Courts-Martial: Understanding Your Rights

If you are an active duty service member and are charged with an offense related to your military service, you are subject to the Uniform Code of Military Justice. This means that you will likely be prosecuted in military court under the rules and regulations outlined in the Manual for Courts-Martial of the United States. The purpose of these rules is to “provide for a just determination of every proceeding.” The Manual sets out the rules related to detention, right to counsel and to the types of hearings that may be conducted. 

As in any American criminal judicial proceeding, there are protections for the accused party.

All service members will be appointed counsel upon request, but the accused will have a right to retain independent counsel as well. In either case, the lawyer should ensure that charges are brought by a proper convening authority and appropriate decisions are made with regard to detention prior to trial. A conviction could not only cause incarceration, but a conviction for even a minor offense could have a long-term and dramatic impact on retirement and VA benefits. This is just one of the many reasons why it is critical to have the right lawyer on your team.

At Alperstein & Diener, P.A. we pride ourselves on providing first-rate representation for our military men and women who have been charged. We fight hard to make sure that the rules that have been established by Congress are followed and all of our client’s rights are scrupulously honored throughout the process. Because we are not affiliated with the JAG corps, you can be assured that we are beyond command influence and that our only motivation is to represent the accused to the best of our ability.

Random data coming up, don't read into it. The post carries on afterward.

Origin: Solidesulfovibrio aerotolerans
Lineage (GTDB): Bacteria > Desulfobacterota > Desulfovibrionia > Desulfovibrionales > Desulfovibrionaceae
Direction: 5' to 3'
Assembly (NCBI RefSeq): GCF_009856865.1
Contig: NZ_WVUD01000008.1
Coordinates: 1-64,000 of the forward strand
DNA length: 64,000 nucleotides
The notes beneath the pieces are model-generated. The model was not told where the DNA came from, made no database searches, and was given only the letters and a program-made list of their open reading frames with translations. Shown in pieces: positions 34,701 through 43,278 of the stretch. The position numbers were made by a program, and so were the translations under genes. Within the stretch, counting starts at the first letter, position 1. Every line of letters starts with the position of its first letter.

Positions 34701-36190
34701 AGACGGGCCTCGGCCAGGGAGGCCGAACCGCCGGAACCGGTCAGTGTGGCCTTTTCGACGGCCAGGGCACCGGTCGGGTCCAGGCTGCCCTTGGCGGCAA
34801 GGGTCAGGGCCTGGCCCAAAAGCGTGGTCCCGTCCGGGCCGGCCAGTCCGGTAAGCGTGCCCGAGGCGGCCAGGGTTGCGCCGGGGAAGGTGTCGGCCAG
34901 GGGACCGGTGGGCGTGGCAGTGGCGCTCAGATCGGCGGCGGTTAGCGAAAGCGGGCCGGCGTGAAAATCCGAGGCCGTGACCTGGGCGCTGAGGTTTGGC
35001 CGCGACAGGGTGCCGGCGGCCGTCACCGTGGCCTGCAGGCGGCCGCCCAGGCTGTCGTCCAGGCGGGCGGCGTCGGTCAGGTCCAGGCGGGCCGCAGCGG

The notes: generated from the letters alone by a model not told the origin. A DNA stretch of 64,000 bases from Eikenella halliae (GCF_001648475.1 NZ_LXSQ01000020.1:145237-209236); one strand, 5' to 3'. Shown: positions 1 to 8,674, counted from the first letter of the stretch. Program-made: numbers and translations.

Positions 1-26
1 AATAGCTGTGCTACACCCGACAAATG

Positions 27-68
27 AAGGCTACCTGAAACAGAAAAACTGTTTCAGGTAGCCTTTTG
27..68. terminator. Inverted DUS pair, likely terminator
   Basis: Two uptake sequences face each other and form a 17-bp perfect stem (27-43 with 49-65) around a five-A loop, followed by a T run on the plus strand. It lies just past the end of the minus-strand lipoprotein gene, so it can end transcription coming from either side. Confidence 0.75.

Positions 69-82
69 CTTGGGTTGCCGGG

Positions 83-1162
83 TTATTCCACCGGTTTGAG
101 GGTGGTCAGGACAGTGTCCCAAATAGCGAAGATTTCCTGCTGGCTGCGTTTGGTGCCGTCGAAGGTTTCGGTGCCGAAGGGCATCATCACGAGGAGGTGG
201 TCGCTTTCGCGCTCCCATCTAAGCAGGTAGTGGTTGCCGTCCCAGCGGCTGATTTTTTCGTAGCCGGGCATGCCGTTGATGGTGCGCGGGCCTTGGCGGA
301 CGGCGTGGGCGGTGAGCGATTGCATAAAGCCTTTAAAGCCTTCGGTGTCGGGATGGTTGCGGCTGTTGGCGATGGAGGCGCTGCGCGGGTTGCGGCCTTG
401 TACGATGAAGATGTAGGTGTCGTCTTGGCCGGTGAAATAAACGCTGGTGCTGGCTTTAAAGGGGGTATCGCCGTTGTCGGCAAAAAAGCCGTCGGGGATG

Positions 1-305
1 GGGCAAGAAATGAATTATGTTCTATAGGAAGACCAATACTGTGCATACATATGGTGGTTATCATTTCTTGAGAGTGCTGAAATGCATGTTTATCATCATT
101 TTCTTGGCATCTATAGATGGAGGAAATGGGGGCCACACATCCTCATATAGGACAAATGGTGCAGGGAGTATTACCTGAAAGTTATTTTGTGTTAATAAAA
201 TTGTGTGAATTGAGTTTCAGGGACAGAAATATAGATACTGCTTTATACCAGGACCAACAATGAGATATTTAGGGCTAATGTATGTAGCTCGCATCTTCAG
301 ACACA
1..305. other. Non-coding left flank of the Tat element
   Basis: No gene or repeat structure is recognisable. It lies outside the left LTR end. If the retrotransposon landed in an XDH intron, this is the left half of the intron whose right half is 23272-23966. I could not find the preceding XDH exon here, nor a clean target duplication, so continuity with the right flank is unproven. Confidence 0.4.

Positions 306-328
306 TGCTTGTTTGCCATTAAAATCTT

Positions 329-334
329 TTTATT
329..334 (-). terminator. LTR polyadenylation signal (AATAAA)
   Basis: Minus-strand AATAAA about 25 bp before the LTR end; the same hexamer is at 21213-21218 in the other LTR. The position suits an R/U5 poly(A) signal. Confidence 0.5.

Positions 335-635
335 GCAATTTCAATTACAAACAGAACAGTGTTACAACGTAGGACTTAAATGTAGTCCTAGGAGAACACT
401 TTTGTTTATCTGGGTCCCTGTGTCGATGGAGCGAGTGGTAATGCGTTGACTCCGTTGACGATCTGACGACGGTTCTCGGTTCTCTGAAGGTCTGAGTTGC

In any court-martial case where the sentence is longer than one year of incarceration, and the accused has not waived his appellate rights, the case will be referred to a Court of Criminal Appeals. A Court of Criminal Appeals is established by the Judge Advocate General and is comprised of appellate military judges. Following review by the Court of Criminal Appeals, the case may further be reviewed by the Court of Appeals for the Armed Forces. While the appellate process is available to address errors, mistakes or even official misconduct during the trial, the best strategy is to prevent these situations from happening in the first place. 

Contact Christopher Wheatcroft or Arthur Alperstein at Alperstein & Diener, P.A. if you have any concerns that you may be charged. If you have already been convicted and want to discuss the appellate options available to you, contact Christopher Wheatcroft for a no-cost consultation.